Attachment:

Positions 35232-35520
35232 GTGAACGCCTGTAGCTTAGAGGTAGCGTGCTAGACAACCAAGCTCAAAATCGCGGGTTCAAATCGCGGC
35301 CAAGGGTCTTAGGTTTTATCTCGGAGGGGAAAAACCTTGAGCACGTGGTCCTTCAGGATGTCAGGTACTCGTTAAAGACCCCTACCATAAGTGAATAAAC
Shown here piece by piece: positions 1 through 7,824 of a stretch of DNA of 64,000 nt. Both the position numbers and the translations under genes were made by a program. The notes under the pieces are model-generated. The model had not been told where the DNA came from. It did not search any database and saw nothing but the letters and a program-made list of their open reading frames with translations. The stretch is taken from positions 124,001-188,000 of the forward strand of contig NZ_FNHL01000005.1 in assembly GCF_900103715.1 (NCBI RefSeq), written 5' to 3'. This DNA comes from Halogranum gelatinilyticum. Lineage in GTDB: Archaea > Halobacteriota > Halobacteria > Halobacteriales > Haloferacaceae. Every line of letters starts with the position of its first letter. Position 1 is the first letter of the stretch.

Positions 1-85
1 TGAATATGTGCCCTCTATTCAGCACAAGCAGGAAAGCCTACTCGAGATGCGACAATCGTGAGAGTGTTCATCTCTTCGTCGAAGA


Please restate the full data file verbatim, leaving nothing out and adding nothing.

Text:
Positions 35232-35520
35232 GTGAACGCCTGTAGCTTAGAGGTAGCGTGCTAGACAACCAAGCTCAAAATCGCGGGTTCAAATCGCGGC
35301 CAAGGGTCTTAGGTTTTATCTCGGAGGGGAAAAACCTTGAGCACGTGGTCCTTCAGGATGTCAGGTACTCGTTAAAGACCCCTACCATAAGTGAATAAAC
Shown here piece by piece: positions 1 through 7,824 of a stretch of DNA of 64,000 nt. Both the position numbers and the translations under genes were made by a program. The notes under the pieces are model-generated. The model had not been told where the DNA came from. It did not search any database and saw nothing but the letters and a program-made list of their open reading frames with translations. The stretch is taken from positions 124,001-188,000 of the forward strand of contig NZ_FNHL01000005.1 in assembly GCF_900103715.1 (NCBI RefSeq), written 5' to 3'. This DNA comes from Halogranum gelatinilyticum. Lineage in GTDB: Archaea > Halobacteriota > Halobacteria > Halobacteriales > Haloferacaceae. Every line of letters starts with the position of its first letter. Position 1 is the first letter of the stretch.

Positions 1-85
1 TGAATATGTGCCCTCTATTCAGCACAAGCAGGAAAGCCTACTCGAGATGCGACAATCGTGAGAGTGTTCATCTCTTCGTCGAAGA